After being all but ignored in the first three legislative packages that Congress has passed to address the COVID-19 pandemic, the disability community must rise up. We are once again fighting for our lives in Congressional negotiations—this time during a global pandemic. And the outcome will impact the services people with disabilities rely on, severely strain systems that provide those services, and may close down service providers all over the country that support people with disabilities to live the lives they choose.
By: Nicole Jorwic, Senior Director of Public Policy, The Arc
This is far from the first time in my five years in Washington, DC, that I have watched Congress overlook the disability community. In 2017, the year Congress tried again and again to cut funding to Medicaid, a program that people with disabilities rely on for supports and services, we made them pay attention. But it took people with disabilities and their families coming forward to share their most personal stories, and some literally putting their bodies on the line, to show Congress that Medicaid means life and death. Together we were strong enough to hold off the full repeal of the Affordable Care Act, protect the integrity of the Medicaid program, and show the power of our community.
And, again, it seems the issues that matter to the disability community are being ignored. Our chapter network is on the front line of this pandemic: some of the people with disabilities they serve have passed away from COVID-19, and others don’t have the supplies for staff to safely serve or quarantine. The direct support professional, or DSP, staff often help people with disabilities with very personal tasks that can’t be done from six feet away, yet the personal protective equipment (PPE) necessary to do these tasks safely is scarce. And in the coming weeks and months, we know that some service providers will be forced to close, leaving families like mine with nowhere to go.
But the fight to save Medicaid in 2017 showed that when we band together as one voice, we can make things happen.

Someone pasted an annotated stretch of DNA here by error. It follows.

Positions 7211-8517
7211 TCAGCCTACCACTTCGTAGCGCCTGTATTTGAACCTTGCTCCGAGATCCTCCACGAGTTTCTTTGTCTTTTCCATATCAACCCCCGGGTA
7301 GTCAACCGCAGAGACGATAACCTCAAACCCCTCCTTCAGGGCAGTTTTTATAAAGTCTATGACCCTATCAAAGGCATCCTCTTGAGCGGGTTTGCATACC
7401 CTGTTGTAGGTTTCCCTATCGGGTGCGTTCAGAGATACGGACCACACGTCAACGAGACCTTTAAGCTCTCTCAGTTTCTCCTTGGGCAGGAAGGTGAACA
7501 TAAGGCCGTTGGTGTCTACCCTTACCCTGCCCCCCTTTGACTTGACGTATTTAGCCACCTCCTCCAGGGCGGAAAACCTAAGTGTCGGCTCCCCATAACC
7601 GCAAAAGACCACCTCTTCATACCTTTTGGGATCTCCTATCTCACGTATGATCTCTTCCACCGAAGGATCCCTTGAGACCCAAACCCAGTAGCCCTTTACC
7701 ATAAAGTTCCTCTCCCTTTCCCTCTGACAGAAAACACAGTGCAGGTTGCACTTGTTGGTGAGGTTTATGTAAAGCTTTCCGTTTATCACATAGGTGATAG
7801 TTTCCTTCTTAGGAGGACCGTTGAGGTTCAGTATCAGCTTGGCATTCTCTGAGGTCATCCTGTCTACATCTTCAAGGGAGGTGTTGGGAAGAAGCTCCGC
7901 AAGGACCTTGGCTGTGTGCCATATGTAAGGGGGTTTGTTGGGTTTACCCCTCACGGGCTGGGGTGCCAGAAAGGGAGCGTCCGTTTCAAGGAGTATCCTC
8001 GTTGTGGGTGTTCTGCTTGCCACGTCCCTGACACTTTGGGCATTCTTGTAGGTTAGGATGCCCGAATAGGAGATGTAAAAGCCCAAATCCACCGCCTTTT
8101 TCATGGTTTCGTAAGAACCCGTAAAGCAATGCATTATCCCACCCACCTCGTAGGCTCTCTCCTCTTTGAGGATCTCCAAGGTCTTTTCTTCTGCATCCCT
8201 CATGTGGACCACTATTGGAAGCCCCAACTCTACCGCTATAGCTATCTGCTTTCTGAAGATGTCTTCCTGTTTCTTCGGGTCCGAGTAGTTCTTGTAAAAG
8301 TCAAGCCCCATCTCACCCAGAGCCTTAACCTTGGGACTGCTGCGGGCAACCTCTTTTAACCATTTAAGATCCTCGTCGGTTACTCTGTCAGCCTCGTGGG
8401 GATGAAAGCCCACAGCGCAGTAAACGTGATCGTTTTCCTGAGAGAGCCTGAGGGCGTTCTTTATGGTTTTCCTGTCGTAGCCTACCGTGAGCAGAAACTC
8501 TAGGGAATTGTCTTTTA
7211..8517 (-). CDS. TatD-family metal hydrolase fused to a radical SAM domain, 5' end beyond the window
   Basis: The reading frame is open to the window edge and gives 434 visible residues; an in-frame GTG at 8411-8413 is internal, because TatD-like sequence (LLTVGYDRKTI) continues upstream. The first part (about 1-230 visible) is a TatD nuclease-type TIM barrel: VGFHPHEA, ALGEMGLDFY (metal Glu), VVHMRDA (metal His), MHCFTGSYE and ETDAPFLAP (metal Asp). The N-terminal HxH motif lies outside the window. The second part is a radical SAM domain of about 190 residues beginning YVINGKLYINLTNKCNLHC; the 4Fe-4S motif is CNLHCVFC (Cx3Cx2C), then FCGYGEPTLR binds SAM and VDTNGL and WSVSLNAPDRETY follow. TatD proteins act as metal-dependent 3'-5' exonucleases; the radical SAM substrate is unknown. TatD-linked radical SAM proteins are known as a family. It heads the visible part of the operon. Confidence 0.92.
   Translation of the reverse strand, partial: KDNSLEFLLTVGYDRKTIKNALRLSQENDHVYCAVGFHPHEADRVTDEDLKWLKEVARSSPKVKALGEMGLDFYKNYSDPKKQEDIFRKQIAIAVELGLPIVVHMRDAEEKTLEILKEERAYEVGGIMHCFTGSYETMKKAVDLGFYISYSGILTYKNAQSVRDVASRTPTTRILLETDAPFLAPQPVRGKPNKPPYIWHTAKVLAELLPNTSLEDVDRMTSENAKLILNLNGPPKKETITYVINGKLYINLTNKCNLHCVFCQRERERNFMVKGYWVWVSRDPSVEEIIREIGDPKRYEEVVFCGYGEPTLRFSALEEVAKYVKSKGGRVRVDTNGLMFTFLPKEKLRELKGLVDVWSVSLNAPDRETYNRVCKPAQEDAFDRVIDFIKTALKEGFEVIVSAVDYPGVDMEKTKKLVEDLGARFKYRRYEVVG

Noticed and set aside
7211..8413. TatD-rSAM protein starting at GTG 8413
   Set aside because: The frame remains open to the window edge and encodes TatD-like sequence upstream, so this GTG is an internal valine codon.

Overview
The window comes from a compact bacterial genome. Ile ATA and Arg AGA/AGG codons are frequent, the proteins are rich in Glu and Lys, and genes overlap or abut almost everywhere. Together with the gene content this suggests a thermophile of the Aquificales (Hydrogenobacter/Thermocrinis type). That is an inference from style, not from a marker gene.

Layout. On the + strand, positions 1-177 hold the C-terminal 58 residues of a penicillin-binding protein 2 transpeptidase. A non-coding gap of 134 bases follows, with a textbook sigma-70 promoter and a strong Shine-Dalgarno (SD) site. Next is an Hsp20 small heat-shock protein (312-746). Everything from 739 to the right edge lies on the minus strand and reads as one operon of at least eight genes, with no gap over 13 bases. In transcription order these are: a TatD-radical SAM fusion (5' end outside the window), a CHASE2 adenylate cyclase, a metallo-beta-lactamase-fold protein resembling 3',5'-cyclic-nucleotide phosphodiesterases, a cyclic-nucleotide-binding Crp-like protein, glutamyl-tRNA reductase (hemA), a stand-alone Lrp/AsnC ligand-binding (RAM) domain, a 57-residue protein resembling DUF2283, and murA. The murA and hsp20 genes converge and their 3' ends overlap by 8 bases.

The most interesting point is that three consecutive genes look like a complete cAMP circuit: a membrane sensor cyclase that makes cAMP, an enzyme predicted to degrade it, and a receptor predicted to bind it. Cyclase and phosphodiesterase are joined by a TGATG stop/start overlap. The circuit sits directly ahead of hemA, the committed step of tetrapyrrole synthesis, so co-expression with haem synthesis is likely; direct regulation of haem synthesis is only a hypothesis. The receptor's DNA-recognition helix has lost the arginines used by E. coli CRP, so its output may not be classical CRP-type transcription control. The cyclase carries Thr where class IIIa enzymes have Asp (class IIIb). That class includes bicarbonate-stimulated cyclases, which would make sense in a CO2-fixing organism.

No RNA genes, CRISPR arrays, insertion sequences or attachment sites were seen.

Despite the magnitude of what we are facing as a country, this is the time we must once again share our stories. We must demand that Congress address the needs of the disability community in legislation to combat COVID-19.
Here is what Congress MUST do to support the disability community:
- Funding for a Medicaid grant program to support access to home and community-based services (to minimize the risk of people with disabilities being forced into institutions) and to support the DSP workforce. Congress should pass the Coronavirus Relief for Seniors and People with Disabilities Act.
- Personal protective equipment (PPE) for direct support professionals. This is urgently needed to protect the health and safety of this critical workforce. Direct support professionals must be designated as essential workforce so that they have access to the PPE and medical supplies they need.
- Paid leave for caregivers. As more people with disabilities lose their usual sources of care, family caregivers are scrambling and need access to paid leave and sick days to help their loved ones. Congress should include all family caregivers in the emergency paid leave provisions.
- Help for people on Supplemental Security Income (SSI) to access Recovery Rebates. People with disabilities on SSI are being asked to file needless paperwork in order to access economic stimulus payments. Congress should tell Federal agencies to use their existing authority to share data and file for people on SSI.
The asks of the disability community around this crisis are simple: recognize that whether it is individuals with disabilities, their family members, or the DSP workforce, #WeAreEssential.